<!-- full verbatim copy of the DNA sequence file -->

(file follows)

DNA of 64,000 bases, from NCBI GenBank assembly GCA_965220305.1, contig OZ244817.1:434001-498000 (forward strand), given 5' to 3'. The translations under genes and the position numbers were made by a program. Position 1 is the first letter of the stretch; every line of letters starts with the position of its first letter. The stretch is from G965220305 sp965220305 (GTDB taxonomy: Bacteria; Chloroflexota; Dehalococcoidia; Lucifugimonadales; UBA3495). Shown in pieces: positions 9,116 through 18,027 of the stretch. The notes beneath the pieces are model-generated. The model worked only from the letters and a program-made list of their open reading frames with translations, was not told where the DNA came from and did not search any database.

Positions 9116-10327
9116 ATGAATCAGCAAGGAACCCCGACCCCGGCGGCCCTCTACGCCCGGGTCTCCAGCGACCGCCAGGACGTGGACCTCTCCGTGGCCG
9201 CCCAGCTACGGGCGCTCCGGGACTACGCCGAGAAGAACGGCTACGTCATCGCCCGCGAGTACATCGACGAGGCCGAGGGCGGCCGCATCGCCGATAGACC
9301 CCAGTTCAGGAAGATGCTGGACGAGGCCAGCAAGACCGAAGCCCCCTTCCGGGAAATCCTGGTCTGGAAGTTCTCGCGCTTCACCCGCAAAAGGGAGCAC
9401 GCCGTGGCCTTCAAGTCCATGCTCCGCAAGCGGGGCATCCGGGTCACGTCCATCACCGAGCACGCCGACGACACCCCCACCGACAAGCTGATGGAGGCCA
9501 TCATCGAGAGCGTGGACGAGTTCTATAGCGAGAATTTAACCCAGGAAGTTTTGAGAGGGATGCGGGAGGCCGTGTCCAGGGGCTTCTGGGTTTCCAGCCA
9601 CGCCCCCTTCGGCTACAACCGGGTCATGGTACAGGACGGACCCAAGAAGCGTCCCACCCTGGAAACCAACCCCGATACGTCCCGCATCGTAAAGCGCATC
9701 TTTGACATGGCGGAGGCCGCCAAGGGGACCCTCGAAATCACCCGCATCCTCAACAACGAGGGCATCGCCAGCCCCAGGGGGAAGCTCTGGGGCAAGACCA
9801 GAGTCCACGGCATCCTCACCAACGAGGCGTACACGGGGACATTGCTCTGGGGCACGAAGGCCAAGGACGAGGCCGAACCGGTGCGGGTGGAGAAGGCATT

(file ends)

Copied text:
DNA of 64,000 bases, from NCBI GenBank assembly GCA_965220305.1, contig OZ244817.1:434001-498000 (forward strand), given 5' to 3'. The translations under genes and the position numbers were made by a program. Position 1 is the first letter of the stretch; every line of letters starts with the position of its first letter. The stretch is from G965220305 sp965220305 (GTDB taxonomy: Bacteria; Chloroflexota; Dehalococcoidia; Lucifugimonadales; UBA3495). Shown in pieces: positions 9,116 through 18,027 of the stretch. The notes beneath the pieces are model-generated. The model worked only from the letters and a program-made list of their open reading frames with translations, was not told where the DNA came from and did not search any database.

Positions 9116-10327
9116 ATGAATCAGCAAGGAACCCCGACCCCGGCGGCCCTCTACGCCCGGGTCTCCAGCGACCGCCAGGACGTGGACCTCTCCGTGGCCG
9201 CCCAGCTACGGGCGCTCCGGGACTACGCCGAGAAGAACGGCTACGTCATCGCCCGCGAGTACATCGACGAGGCCGAGGGCGGCCGCATCGCCGATAGACC
9301 CCAGTTCAGGAAGATGCTGGACGAGGCCAGCAAGACCGAAGCCCCCTTCCGGGAAATCCTGGTCTGGAAGTTCTCGCGCTTCACCCGCAAAAGGGAGCAC
9401 GCCGTGGCCTTCAAGTCCATGCTCCGCAAGCGGGGCATCCGGGTCACGTCCATCACCGAGCACGCCGACGACACCCCCACCGACAAGCTGATGGAGGCCA
9501 TCATCGAGAGCGTGGACGAGTTCTATAGCGAGAATTTAACCCAGGAAGTTTTGAGAGGGATGCGGGAGGCCGTGTCCAGGGGCTTCTGGGTTTCCAGCCA
9601 CGCCCCCTTCGGCTACAACCGGGTCATGGTACAGGACGGACCCAAGAAGCGTCCCACCCTGGAAACCAACCCCGATACGTCCCGCATCGTAAAGCGCATC
9701 TTTGACATGGCGGAGGCCGCCAAGGGGACCCTCGAAATCACCCGCATCCTCAACAACGAGGGCATCGCCAGCCCCAGGGGGAAGCTCTGGGGCAAGACCA
9801 GAGTCCACGGCATCCTCACCAACGAGGCGTACACGGGGACATTGCTCTGGGGCACGAAGGCCAAGGACGAGGCCGAACCGGTGCGGGTGGAGAAGGCATT